TRAVEL – It is true. Every bad decision leads to a good thing. The bad decision in this story: staying in Kuala Lumpur for ten days with no plan whatsoever. The good thing it led to: Kyoto, Japan.
My girlfriend and I just got in from a two month trip in Indonesia when we said to each other: Kuala Lumpur is so interesting, it is so diverse, it feels like a few different countries in one city. This is gonna be fun! We were staying in Chinatown, but a short ride on the bus or train gets you to the Indian part, or the Malay part, or to the modern businessdistrict. I think this ‘interesting’ feeling held up for two days. I don’t know if it was the heat, the room (or better: closet) without windows we slept in, the hundreds and hundreds of malls everywhere you looked, or the fact we didn’t had our mind set on the next destination. But we started to enjoy KL less and less by the day.
We wanted to use our time in Malaysia to look for a new Workaway project somewhere in Asia. We had a great time teaching English and helping out on a farm in Indonesia and decided that working on projects while travelling was the way to go. We wrote a few e-mails to Myanmar and China but we didn’t receive a reply, and then suddenly the end of our ten day stay in KL was nearing. We had to decide. Both of us were not really attracted to any other parts in Southeast Asia. We wanted to fulfill dreams on this trip, not go somewhere just because it’s cheap. So we narrowed our destinations down to central and east Asia.
I had my mind set on Japan, while Janne was still doubting between Taiwan and Japan. Then suddenly she had a guesthouse in Kyoto she could work for in exchange for free accommodation. She booked her Air Asia-ticket to Osaka and with one day to go, my hopes on getting on the same plane with her were very low. I wrote a few guesthouses, but no volunteerspots were available. It was the last day and I felt terrible. I didn’t want to stay in KL – no way – but I had no project to go to. Janne pushed me to look further and so, finally, eight hours before her flight was scheduled to depart for Osaka, I came in touch with Yashi.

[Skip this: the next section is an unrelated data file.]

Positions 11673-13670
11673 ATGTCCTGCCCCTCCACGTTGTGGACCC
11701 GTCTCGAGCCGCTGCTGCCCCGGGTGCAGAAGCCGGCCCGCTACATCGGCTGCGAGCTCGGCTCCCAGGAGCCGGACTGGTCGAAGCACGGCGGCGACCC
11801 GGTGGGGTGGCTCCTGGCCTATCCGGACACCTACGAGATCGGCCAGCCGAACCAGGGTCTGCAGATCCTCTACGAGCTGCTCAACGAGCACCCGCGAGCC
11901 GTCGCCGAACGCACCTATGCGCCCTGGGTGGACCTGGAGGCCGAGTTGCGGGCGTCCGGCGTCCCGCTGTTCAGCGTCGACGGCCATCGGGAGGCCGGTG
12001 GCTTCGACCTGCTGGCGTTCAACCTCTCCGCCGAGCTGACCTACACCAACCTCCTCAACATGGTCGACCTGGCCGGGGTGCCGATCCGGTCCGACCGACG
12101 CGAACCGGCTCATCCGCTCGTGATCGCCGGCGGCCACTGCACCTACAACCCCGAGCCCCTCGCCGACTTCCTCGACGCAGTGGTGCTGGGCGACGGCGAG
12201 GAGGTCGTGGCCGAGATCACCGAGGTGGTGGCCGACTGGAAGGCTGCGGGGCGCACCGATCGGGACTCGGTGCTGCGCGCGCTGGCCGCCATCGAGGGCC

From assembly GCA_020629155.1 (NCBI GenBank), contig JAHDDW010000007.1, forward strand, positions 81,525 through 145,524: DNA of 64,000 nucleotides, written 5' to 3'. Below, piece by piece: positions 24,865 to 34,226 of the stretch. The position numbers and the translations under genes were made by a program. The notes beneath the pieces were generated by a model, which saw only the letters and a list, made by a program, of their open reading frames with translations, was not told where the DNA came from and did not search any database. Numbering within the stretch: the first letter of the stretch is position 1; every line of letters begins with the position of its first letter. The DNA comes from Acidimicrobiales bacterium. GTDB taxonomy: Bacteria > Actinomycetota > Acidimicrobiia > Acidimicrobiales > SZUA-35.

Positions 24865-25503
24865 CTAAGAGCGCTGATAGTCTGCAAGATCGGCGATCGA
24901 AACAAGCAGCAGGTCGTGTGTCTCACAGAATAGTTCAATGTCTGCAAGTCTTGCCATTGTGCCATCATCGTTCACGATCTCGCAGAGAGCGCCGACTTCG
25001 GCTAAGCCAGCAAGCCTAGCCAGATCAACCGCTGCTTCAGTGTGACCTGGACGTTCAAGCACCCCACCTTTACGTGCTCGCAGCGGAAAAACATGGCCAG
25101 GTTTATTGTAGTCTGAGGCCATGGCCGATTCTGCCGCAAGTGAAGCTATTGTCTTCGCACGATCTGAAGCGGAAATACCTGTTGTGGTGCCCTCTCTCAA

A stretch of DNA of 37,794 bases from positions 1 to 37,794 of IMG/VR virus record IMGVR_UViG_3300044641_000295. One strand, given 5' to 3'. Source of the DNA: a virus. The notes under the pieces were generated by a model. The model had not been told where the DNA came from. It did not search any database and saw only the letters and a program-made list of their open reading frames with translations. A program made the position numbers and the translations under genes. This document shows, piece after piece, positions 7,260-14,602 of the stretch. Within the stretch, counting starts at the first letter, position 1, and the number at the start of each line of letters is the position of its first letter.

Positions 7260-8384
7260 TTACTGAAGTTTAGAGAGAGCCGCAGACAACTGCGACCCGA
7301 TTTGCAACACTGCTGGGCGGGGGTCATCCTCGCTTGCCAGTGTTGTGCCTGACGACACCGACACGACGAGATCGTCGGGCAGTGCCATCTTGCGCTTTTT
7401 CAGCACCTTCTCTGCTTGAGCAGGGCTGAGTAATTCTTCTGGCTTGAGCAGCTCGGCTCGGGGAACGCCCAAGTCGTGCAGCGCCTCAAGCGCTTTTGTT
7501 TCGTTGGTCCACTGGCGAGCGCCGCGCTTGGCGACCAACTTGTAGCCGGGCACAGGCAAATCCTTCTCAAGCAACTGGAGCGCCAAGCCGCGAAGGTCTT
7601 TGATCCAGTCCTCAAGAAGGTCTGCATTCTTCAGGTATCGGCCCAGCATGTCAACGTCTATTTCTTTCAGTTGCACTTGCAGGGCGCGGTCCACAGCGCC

Yashi, together with his wife Sunam, is the owner of the Gion-based guesthouse IchiEnSou. He replied my e-mail straight away, saying that he was looking for a cleaner and that he wanted to have an interview with my on Skype, the next day or the day after. I wrote him back asking if an interview in person would be fine too. I was so excited by now that I just wanted to get on that plane the same night. He said it was fine and so I booked the ticket for the midnight flight. Two or three stressful hours followed, packing, eating something really quick, booking a ticket OUT of Japan to Korea in case they would ask for a proof of exit at customs. Heading to the airport. And then – I think it was 16 hours after I had no hopes on getting to Japan that same night – I WAS IN JAPAN. A big time dream coming true.
And the best decision I ever made. I stayed at the IchiEnSou guesthouse for about two months, a guesthouse with 5 rooms and 16 beds total. Imagine how cozy that was. The volunteers were great, Yashi and Sunam were the kindest people, and their two adorable kids who would come to the guesthouse between 5pm and 7pm to eat (and play – yes, that’s why I came back at 5pm a few times too) were so cute.
And that all in an inspiring city as Kyoto. It is the city where you can feel the magic of ancient Japan, where you can be part of a buzzing city or retreat yourself to the relaxing parks along the riverside, the little temples and shrines scattered all over the city, the mountains just outside the city, the relaxing hot springs. And it is, of course, the Japanese city of tea. The place where I decided: I want to throw myself completely in the world of tea.